“West Asian and Hellenistic Elements in Indian Art” by Vinay Kumar

Kumar, Vinay. 2015. West Asian and Hellenistic Elements in Indian Art
B.R.Publishing Corporation, New Delhi, figs. and maps 67, plates 242, pp. 145. Price Rs.3000.

Book review by Sushma Mani


Despite the wealth of material contained in various published works and article, the study of West Asian and Greco-Roman elements in Indian art and their transformation needed a comprehensive and critical estimate and the present book is an outcome of that. The present book is an attempt by the author to find out various motifs or elements that have been taken from the art of West Asia and Greco-Roman world in Indian art and have been transformed in Indian art. There are many art motifs which are West Asian and Greco-Roman in origin but they underwent great formal changes on the soil of India and too from the very beginning as if it was deliberate, pre-planned and well thought of. These foreign motifs include the floral and faunal motifs, (honeysuckle, Acanthus, lion motifs, winged animal motifs etc.) drapery and coiffeurs, geometric motifs, architectural motifs, etc.

The contents of the book have been broadly presented in seven chapters.

Chapter 1 of the book is primarily devoted to the statement of research problem taken up for the study along with all its essential elements. The perspectives of the research work, objectives and justification of research work are the main highlights, followed by the methodology used for the purpose of research. Besides this a brief introduction about West Asian art, Greek art and Roman art has also been given in this chapter.

Chapter 2 discusses the meaning of the term transformation, its dictionary meaning and various manifestation of the term in Indian art and cites various examples in general from Indian art and form the art of other countries. This chapter also focuses about the elements of nature like flora, fauna, rivers, mountains etc. that have become an integral part of human culture and Indian thought that were transformed into various forms in art. 

Chapter 3 presents a glimpse of the various West Asian and Hellenistic elements in Mauryan art and architecture. The chapter deals in detail about the art motifs of foreign origin such as honeysuckle, knops and flower, bead and reel motif, the lion, leaf and dart motifs etc. which were transformed in Mauryan art. These were gradually transformed on Mauryan pillar, in Mauryan architecture, in Mauryan terracotta and in other realms of art during the period.  Besides this, a detail study of art motif on the abacus of Sarnath Lion capital has also been done in this chapter.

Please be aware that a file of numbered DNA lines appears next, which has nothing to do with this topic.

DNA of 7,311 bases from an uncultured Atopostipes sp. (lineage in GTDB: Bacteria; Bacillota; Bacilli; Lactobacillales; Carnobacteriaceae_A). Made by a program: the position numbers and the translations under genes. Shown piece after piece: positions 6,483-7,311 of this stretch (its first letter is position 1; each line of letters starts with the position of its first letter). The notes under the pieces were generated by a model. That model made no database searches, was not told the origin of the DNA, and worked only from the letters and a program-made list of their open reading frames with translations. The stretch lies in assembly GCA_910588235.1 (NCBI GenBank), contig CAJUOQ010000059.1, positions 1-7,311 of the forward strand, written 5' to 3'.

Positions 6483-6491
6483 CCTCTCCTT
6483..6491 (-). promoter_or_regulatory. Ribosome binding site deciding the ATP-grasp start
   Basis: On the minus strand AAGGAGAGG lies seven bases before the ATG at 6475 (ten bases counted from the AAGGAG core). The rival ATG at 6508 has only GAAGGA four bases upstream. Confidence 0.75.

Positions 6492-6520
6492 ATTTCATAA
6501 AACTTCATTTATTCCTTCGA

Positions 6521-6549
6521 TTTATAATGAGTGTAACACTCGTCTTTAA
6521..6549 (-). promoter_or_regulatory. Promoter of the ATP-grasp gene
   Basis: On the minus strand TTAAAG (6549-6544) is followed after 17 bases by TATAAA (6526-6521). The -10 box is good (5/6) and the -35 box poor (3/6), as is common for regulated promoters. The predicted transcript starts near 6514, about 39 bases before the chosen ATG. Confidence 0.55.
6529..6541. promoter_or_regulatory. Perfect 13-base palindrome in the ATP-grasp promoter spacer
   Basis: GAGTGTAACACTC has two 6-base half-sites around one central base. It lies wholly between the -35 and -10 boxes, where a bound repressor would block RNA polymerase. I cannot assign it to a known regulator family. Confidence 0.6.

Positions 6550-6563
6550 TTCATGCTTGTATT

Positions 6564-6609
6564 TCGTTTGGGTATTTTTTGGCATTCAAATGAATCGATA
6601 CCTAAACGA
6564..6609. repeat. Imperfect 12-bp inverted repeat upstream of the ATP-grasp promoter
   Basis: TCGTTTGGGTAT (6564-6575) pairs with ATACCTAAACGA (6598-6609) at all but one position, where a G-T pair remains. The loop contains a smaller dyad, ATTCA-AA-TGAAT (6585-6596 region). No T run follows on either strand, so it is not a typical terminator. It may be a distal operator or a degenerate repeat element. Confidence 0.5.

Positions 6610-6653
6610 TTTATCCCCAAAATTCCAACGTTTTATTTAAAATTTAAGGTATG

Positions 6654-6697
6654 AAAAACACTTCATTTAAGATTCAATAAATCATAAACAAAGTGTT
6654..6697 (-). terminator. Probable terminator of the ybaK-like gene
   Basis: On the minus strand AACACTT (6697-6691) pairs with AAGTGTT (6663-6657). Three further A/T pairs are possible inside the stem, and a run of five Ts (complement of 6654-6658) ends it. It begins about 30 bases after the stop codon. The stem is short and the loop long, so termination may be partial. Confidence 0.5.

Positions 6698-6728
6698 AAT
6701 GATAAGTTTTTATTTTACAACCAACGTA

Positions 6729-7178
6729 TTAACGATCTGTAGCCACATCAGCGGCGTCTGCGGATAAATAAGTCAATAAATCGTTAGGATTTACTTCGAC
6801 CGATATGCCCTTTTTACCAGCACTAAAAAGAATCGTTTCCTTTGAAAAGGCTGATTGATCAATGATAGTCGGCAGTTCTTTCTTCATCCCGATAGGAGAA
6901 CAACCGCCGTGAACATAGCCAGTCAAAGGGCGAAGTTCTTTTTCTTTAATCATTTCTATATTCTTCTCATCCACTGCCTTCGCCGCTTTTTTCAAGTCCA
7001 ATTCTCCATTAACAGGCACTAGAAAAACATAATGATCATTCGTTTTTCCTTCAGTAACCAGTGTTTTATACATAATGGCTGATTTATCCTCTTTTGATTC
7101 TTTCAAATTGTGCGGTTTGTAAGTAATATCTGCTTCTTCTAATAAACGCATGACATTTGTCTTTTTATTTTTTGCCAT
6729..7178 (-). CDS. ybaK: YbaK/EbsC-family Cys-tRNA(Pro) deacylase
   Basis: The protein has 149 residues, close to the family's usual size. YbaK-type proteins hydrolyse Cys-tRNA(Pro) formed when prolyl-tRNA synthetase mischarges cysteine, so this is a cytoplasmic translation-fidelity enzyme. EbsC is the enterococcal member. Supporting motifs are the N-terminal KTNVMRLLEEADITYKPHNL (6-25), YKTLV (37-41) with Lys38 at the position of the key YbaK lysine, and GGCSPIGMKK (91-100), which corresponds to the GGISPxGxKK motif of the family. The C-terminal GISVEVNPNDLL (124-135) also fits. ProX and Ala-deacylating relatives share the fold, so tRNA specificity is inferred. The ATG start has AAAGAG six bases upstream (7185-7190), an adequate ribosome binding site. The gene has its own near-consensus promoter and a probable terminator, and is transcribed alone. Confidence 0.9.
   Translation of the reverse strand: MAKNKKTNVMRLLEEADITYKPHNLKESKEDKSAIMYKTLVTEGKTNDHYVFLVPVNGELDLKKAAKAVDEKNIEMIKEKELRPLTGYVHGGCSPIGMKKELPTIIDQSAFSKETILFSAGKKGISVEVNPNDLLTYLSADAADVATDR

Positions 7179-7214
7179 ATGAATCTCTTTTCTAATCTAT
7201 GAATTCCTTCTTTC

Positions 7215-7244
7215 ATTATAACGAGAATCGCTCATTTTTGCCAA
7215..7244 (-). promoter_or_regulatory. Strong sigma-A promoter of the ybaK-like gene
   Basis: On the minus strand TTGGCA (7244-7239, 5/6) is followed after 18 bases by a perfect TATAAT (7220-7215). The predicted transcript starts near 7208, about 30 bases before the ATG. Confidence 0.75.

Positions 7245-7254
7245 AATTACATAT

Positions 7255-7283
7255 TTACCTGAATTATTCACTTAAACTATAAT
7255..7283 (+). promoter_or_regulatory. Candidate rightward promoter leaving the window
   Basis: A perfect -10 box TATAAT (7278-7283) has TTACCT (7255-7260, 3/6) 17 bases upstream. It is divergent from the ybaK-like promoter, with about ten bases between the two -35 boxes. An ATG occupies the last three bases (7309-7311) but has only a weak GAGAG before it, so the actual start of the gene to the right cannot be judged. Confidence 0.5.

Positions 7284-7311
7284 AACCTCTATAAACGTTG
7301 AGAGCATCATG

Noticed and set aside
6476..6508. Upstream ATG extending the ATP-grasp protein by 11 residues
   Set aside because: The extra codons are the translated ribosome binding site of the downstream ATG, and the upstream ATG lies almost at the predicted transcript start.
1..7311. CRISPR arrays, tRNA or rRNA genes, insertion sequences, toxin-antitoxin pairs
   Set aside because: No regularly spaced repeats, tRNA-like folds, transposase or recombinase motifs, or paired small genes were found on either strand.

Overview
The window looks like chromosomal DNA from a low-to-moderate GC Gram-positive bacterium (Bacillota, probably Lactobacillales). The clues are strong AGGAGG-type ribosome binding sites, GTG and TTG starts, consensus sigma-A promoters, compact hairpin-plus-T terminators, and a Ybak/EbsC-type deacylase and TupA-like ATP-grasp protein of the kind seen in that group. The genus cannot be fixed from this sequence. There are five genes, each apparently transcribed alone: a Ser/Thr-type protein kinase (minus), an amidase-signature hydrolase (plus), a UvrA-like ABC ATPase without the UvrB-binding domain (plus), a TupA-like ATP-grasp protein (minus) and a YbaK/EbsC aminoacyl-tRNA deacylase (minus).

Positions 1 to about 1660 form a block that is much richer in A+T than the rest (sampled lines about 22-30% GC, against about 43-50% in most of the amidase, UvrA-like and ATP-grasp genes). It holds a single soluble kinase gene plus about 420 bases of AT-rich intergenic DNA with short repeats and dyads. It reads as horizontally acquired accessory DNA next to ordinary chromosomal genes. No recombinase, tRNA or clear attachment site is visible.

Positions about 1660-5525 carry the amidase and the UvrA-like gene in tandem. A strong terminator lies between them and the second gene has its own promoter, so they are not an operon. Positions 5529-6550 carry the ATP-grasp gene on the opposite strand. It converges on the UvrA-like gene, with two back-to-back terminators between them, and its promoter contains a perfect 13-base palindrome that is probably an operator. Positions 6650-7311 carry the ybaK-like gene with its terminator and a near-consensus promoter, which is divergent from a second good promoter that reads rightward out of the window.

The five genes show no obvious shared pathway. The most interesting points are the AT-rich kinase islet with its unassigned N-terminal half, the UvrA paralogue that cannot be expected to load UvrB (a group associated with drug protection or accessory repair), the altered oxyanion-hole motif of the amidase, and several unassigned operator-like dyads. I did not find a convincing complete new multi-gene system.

Chapter 4 of the book deals about the transformation of honeysuckle/ palmette, tree of life and lion motif in Mauryan art in greater detail.

Chapter 5 deals with various fabulous animal motifs in Sunga and Kushan art of Bodhgaya, Sañchī, Bharhut, Mathurā, Gandhāra and Swat regions that have either parallels in  Sumerian, Hittite, Assyrian, Mycenean, Cretan, Trojan, Lycean, Phonecian, Achaemenid, Scythian and Greek cultures and art or have been transformed in Indian art. They have been classified into three main types: (a) Aerial or Atmospheric (Vyomcārin) which can fly, (b) Terrestrial (Bhucārin), which can walk on earth, (c) Aquatic (Jalacārin), which can swim in water. The chapter deals in detail about various categories with specific examples.

Chapter 6 of the book discusses about the Gandhāra art, which is the product of amalgamation of various cultural elements, Hellenistic, Iranian, Roman and Indian. The chapter mainly focuses about the Greco-Roman elements present in Gandhāra art in the spheres of architecture, costumes/ dress and drapery, coiffures and head-dresses, jewellery, motif of cupids, vine-scroll motif and the Greco-Roman elements in other spheres. Besides that the chapter also deals about the presence of Greco-Roman elements in the representation of physiognomy of the Buddha and Bodhisattvas.

Chapter 7 is about the narratives in Gandhāra art that have stylistic affinities with Greek, Roman or Greco- Iranian images. The chapter also mentions about the Greco-Roman concept of time, space, human form and spatial depth that have been used in Gandhāra art.

Each chapter is divided into several sections. At the end, conclusions have been drawn from the results of study. Appendices are furnished at the end of the present book.

Thus, the present book is the first of its kind in this area of research and is undoubtedly a valuable contribution of the author to the study of early Indian art. It is hoped that notwithstanding the large number of existing studies on different aspects of Indian art, the current book is of value and has casted new light upon the meaning and transformation of many elements in Indian art that has the connections either with West Asia, Greek or Roman world. With a number of illustrations, figures, line drawings, a detailed bibliography and photographs this book certainly has great research value, particularly for the study of foreign elements in early Indian art. The present book would, no doubt become an important source for information and reference book for research scholars in the field of art history. Printing of text and illustrations and the overall getup of the book is excellent and is lucidly written.

Dr Vinay Kumar is an Assistant Professor at the Centre of Advanced Study, Department of Ancient Indian History, Culture and Archaeology, Banaras Hindu University, Varanasi India.

Read also:

Hellenistic Elements in the Sculptural and Terracotta Art of Mauryan Period by Vinay Kumar